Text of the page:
The two options discussed were a levy lid lift and the formation of a Metropolitan Park District to free up General Fund dollars – both of which require a vote of the public and majority approval of over 50 percent.
After two discussions including a planning retreat on January 30, the Council provided direction to move forward with more information on the property tax levy lid lift option to place before voters in 2016.
As reviewed and recommended on February 16, a levy of $0.70 per $1,000 assessed valuation (AV) would breakdown as follows: $0.22/$1,000 AV would fund the ongoing cost to rent Interim City Hall and that portion of the levy would go away in four years; $0.23/$1,000 AV would rebuild the Strategic Reserve Fund and the General Fund Balance and also go away in four years; and a $0.25/$1,000 AV to maintain recreation and parks programs including operation of the swimming pool. This portion of the levy would stay in place until a park district of some form is approved.
For the average home of $251,000 (2015 estimated), the cost for this levy would be $176/year for four years and would be reduced after four years to $63/year to fund recreation and parks. Even with a levy at this level, the average homeowner’s total property tax bill would continue to be one of the lowest in Snohomish County.
As of January 2016, the city has spent $2.7 million to rent since 2009 and has not added any new revenue sources or cut any major programs and services to residents during that time. The city has kept vacant positions open to cut down on expenses including public safety personnel. The city is also pursuing economic development efforts to increase revenues. However, there are no funds to pay for the ongoing cost of renting an Interim City Hall. Without a new revenue stream to fund Interim City Hall rent and eventual construction of a new City Hall, major service cuts would need to take place no later than 2017.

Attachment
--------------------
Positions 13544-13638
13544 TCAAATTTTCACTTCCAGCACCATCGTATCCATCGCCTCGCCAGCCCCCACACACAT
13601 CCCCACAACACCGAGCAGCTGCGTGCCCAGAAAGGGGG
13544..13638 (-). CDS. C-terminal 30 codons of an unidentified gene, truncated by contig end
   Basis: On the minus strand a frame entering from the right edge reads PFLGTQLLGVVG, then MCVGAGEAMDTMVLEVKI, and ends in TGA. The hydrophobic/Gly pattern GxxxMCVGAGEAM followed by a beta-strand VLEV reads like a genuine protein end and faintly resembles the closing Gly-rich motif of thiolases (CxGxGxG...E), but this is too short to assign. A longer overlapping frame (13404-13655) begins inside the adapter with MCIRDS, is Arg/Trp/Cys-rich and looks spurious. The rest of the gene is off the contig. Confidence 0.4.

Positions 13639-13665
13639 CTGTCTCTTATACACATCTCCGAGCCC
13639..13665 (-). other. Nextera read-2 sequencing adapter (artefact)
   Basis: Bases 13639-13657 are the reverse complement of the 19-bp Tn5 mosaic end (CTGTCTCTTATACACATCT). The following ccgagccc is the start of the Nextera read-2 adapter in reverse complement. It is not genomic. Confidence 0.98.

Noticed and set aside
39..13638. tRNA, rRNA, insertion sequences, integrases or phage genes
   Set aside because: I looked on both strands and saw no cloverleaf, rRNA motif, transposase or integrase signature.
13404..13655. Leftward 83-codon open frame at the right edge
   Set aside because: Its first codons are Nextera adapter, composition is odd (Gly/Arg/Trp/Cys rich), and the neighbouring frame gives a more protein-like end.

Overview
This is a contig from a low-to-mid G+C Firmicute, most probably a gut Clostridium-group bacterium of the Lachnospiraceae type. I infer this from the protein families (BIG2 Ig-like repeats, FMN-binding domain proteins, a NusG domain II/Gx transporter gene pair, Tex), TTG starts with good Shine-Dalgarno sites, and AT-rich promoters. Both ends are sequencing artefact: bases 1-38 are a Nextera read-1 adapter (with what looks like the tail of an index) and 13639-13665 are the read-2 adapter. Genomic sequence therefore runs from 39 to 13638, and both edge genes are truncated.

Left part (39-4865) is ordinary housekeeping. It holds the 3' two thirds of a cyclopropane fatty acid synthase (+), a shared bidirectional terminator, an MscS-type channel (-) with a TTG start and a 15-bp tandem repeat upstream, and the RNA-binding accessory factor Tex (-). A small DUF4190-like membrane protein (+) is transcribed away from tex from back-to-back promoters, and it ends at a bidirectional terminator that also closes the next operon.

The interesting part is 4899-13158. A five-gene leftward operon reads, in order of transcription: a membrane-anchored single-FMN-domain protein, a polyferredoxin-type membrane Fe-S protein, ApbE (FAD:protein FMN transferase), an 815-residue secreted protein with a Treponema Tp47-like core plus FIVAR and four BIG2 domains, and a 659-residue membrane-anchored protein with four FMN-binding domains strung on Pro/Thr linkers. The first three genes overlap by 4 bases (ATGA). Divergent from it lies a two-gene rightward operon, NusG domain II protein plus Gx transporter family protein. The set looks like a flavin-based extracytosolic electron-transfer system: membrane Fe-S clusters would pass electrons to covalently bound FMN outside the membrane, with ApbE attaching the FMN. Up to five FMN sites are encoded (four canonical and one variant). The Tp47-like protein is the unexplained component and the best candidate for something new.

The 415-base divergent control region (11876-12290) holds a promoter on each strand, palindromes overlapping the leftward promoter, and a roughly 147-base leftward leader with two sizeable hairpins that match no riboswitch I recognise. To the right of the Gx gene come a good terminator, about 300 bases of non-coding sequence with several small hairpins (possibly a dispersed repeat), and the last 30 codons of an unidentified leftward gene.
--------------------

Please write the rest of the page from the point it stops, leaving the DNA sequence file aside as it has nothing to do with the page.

Three prior capital bond measures to fund construction of a new City Hall failed to reach the required 60 percent threshold for approval. The April 2012 and April 2013 issues of City Happenings emphasized the impacts of those election results noting that “The city has no funding to continue to rent its interim City Hall space beyond July of 2014.”
The next steps are to further develop a proposed ballot measure so the City Council can decide whether or not to include all three aspects of the $0.70/$1,000 AV levy, determine a timeline, and discuss public education efforts over the coming months and then provide direction to draft an ordinance to place a measure on the ballot this year.
For more information on the levy lid lift, contact Interim City Manager Scott Hugill at (425) 744-6208 or email email@example.com.